Retinal pigment epithelial (RPE) cells form a blood-ocular barrier, and their polarized property is crucial for maintaining the barrier functions. Tumor necrosis factor alpha (TNF-α), a major pleotropic inflammatory cytokine that disrupts the barrier function and eventual angiogenesis, is expressed in the choroidal neovascularizations of age-related macular degeneration eyes. Thus, it most likely plays an important role in the progression of the disease. The purpose of this study was to compare the effects of TNF-α on the barrier function of polarized RPE cells. Non-polarized RPE cells were used as negative controls. Isolated porcine RPE cells were seeded on Transwell™ membranes. The polarization of the RPE cells was determined by their high transepithelial electrical resistance (TER >150 Ω cm2) and by their differential secretion of vascular endothelial growth factor (lower layer/upper layer >2.5X). Polarized RPE cells were incubated with 10 ng/ml of TNF-α and the TER was measured. TNF-α significantly decreased the TER of polarized RPE cells by 17.6 ± 2.7% (P < 0.001) of the control at 24 h and that of non-polarized RPE cells by 5.4 ± 6.5% (P = 0.401). The p38 mitogen-activated protein kinase (MAPK) inhibitor, SB203580, blocked the effects of TNF-α of decreasing the TER. Cell junction-related molecules, e.g., ZO-1, located between cells in control RPE cells, were disassembled by TNF-α, and this breakdown was suppressed by SB203580 in polarized RPEs. These results indicate that the breakdown of the RPE barrier function was caused exclusively by TNF-α in polarized RPEs, and TNF-α was acting through the p38 MAPK pathways. Investigations of polarized RPE cells should be more suitable for in vitro studies of the pathophysiology of retinochoroidal diseases.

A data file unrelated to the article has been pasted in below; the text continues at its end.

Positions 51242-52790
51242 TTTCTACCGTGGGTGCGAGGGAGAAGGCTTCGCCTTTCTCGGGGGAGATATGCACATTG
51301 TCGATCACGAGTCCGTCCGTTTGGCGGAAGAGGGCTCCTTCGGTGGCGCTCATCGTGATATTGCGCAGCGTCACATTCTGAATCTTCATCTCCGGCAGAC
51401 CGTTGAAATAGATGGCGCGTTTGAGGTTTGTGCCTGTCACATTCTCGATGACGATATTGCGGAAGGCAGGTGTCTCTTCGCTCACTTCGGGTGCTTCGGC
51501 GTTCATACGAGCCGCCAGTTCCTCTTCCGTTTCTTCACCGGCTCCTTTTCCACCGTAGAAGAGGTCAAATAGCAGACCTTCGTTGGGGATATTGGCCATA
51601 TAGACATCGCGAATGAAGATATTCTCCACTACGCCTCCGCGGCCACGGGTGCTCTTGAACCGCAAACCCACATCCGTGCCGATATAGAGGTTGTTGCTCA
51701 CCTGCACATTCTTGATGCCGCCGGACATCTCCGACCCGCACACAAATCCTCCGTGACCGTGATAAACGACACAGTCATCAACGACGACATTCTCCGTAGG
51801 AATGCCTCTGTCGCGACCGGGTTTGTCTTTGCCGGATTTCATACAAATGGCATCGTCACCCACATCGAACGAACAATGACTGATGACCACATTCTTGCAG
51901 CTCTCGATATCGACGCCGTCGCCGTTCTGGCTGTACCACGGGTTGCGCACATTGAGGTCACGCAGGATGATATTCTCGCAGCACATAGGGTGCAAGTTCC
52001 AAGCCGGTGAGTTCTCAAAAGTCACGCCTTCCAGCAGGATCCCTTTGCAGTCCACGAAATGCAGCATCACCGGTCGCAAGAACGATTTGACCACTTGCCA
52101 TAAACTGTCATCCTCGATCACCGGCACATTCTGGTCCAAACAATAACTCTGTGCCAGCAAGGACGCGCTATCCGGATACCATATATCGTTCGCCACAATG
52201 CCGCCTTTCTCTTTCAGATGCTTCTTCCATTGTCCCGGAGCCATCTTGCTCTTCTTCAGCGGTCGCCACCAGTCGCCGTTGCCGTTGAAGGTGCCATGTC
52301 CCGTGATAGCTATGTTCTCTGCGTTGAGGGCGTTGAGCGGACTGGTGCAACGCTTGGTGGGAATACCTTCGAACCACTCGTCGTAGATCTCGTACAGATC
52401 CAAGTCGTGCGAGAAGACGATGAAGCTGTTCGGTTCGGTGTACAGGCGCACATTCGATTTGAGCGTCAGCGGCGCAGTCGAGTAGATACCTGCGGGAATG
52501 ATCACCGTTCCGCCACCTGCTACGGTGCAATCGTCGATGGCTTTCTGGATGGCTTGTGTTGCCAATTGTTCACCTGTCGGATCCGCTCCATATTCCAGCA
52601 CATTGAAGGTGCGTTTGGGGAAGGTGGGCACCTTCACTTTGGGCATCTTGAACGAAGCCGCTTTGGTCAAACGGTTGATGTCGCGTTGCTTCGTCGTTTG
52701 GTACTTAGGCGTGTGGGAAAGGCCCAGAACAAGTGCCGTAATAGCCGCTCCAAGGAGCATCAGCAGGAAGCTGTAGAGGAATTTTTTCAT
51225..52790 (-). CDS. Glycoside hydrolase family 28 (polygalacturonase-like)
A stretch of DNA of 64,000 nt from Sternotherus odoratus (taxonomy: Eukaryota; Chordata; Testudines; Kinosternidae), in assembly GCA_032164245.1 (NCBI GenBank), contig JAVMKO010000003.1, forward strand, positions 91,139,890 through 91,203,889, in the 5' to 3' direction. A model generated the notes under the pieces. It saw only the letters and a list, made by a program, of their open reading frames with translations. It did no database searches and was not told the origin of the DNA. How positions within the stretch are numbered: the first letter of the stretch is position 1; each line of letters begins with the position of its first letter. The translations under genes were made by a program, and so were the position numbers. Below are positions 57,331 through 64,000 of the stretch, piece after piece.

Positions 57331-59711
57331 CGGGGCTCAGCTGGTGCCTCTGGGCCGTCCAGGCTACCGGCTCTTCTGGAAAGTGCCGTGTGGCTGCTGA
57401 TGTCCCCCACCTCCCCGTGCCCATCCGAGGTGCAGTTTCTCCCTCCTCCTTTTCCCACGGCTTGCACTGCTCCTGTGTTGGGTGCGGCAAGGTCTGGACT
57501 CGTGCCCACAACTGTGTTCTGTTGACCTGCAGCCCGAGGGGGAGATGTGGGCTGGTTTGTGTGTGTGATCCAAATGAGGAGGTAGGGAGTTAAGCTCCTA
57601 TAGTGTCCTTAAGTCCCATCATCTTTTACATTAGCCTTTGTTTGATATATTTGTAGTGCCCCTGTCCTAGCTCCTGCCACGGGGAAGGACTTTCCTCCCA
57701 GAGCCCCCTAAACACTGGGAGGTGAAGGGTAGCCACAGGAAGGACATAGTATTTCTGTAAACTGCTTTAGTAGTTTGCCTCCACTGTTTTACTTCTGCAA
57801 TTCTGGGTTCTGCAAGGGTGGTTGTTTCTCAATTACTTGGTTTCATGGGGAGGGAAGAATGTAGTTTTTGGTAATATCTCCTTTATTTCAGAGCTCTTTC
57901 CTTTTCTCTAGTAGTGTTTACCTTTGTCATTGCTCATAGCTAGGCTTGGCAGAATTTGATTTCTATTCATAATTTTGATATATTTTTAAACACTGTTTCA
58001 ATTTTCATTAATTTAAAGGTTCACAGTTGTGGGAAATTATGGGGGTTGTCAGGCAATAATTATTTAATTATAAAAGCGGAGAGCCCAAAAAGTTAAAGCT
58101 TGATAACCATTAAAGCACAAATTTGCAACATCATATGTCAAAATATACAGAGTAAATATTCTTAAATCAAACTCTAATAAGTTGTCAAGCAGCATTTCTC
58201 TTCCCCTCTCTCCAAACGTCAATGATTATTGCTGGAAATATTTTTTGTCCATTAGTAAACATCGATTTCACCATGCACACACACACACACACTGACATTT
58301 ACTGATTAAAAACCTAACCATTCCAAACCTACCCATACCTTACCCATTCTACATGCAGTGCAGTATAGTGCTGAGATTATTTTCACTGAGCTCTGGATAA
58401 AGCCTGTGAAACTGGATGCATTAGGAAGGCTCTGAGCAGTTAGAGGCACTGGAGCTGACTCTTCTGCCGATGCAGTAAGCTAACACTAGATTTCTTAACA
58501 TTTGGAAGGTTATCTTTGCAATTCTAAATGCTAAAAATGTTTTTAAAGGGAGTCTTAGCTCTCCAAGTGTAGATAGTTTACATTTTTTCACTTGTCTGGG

All Science Journal Classification (ASJC) codes
- Sensory Systems
- Cellular and Molecular Neuroscience